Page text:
“A couple of years ago, Russia agreed with the OPEC countries to reduce oil production. The purpose of the measure was to steer up the price trend and to this end, the countries have succeeded,” Tynkkynen estimates.

“The Russian dilemma is that energy exports are the driving force of the economy and on the other hand, the government’s goal is to get rid of energy dependence.”

The full article is available in Finnish online here.

And another news piece was published at Kauppalehti today titled “Suoraa puhetta Aleksanteri-instituutista” (Direct speech from the Aleksanteri Institute). In this article, Martti Kiuru writes:

The real power is concentrated in Russia in the hands of a small elite.

Associate Professor Veli-Pekka Tynkkynen sarcastically descibes Russia as a “great power of hydrocarbon culture”.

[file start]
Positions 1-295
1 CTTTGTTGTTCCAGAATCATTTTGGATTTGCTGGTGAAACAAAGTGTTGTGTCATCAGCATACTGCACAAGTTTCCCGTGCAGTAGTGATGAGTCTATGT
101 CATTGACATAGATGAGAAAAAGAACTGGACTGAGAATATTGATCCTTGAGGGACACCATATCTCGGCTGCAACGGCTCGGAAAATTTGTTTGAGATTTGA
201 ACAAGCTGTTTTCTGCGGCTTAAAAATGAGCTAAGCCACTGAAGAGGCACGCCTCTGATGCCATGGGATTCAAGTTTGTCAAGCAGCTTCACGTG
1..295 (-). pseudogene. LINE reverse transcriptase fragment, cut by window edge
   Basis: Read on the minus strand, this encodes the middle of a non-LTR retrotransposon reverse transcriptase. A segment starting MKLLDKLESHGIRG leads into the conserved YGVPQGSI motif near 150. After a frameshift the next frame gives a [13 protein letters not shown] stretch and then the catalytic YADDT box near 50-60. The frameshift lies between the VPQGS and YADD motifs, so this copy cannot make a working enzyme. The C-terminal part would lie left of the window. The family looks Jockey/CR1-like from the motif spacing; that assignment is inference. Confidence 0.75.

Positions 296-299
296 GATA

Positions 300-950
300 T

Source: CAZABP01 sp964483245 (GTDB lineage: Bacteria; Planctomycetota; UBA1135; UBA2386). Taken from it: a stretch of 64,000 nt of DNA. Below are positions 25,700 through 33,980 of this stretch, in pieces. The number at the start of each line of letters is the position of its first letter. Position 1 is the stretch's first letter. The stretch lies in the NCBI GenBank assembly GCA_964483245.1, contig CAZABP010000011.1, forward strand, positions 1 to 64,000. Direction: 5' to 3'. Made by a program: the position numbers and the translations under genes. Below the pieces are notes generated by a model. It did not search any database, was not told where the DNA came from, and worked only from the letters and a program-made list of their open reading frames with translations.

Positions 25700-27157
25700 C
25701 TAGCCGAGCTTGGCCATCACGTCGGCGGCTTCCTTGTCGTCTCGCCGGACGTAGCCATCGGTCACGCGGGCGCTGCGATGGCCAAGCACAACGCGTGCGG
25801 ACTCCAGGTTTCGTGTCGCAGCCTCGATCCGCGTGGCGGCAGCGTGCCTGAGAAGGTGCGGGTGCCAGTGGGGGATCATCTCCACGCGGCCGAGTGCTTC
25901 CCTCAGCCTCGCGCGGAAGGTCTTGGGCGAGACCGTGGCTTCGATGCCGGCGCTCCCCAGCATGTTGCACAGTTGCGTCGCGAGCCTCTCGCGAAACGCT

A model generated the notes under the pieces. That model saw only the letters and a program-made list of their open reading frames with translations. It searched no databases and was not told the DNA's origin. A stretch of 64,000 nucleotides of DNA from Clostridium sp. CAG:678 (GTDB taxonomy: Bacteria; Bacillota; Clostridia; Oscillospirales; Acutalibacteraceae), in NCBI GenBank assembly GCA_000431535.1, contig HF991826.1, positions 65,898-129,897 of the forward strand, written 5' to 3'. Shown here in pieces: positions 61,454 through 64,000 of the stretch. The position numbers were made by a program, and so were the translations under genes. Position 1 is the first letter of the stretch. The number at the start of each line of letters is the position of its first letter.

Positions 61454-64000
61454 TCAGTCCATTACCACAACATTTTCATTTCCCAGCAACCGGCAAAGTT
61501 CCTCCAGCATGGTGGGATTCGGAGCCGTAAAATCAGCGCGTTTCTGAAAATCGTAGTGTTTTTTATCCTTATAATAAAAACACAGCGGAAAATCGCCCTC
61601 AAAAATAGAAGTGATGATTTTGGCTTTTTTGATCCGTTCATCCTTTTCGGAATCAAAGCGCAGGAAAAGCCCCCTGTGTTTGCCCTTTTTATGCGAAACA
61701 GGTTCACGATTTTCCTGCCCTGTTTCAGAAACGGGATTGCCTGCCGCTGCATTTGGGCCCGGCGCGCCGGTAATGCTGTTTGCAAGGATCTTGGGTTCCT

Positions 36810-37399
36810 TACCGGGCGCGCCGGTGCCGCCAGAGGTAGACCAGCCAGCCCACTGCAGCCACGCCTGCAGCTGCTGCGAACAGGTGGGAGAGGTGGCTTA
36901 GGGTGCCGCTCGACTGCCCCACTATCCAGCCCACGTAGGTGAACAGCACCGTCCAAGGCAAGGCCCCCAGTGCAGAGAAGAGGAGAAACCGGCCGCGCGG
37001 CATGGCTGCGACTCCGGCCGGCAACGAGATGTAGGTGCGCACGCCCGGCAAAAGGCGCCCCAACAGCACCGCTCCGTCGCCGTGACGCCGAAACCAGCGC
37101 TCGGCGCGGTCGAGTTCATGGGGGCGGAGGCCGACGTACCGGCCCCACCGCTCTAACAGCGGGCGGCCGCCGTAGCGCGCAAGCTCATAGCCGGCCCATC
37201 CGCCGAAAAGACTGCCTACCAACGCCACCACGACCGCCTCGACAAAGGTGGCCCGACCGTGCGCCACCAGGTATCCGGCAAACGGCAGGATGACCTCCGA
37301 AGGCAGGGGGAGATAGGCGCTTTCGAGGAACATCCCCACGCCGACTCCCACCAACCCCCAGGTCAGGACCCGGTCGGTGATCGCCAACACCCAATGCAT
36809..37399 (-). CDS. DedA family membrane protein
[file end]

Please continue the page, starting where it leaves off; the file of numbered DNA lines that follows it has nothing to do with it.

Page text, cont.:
Read the full piece from the newspaper’s website.

Two new postdocs in our research team

This summer two new postdoctoral researchers have joined our Research group on the Russian environment. Alla Bolotova is taking part in the Wollie project, and Dmitry Yagodin researches the role of journalism and media in climate change discourse in Russia. We are delighted that these two excellent experts became a valuable addition to our group and would like to introduce them to you.



Alla and Dmitry, in their own words

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Ydin overview of the panel discussion on great power responsibility for climate change

Ydin magazine published an article “Kuka kantaa vastuun ilmastosta?” (Who bears the responsibility for the climate?) about the book launch and panel discussion that took place on 7th of August at Tiedekulma.